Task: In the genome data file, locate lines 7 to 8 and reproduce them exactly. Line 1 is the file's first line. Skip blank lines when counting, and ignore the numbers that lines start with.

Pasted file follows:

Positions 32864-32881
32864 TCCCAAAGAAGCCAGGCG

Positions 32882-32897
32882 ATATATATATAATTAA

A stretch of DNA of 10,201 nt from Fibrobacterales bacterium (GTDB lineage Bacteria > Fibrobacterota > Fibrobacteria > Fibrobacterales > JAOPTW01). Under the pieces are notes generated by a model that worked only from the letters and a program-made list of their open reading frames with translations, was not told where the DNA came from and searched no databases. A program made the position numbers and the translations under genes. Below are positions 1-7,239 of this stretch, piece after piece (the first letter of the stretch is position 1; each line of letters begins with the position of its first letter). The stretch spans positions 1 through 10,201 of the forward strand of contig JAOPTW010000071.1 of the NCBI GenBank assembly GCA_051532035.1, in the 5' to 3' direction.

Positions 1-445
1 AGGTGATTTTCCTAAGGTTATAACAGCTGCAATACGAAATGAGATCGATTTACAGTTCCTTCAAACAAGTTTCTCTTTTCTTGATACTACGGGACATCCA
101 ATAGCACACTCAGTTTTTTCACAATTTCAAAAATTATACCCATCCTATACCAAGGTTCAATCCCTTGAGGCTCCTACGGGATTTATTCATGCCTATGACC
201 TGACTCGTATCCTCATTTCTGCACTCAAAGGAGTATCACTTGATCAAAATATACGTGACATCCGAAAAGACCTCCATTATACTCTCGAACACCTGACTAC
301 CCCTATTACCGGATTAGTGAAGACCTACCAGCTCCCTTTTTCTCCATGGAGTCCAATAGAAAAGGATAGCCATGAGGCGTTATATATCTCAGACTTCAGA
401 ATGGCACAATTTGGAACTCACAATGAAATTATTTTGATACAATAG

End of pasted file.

1 AGGTGATTTTCCTAAGGTTATAACAGCTGCAATACGAAATGAGATCGATTTACAGTTCCTTCAAACAAGTTTCTCTTTTCTTGATACTACGGGACATCCA
101 ATAGCACACTCAGTTTTTTCACAATTTCAAAAATTATACCCATCCTATACCAAGGTTCAATCCCTTGAGGCTCCTACGGGATTTATTCATGCCTATGACC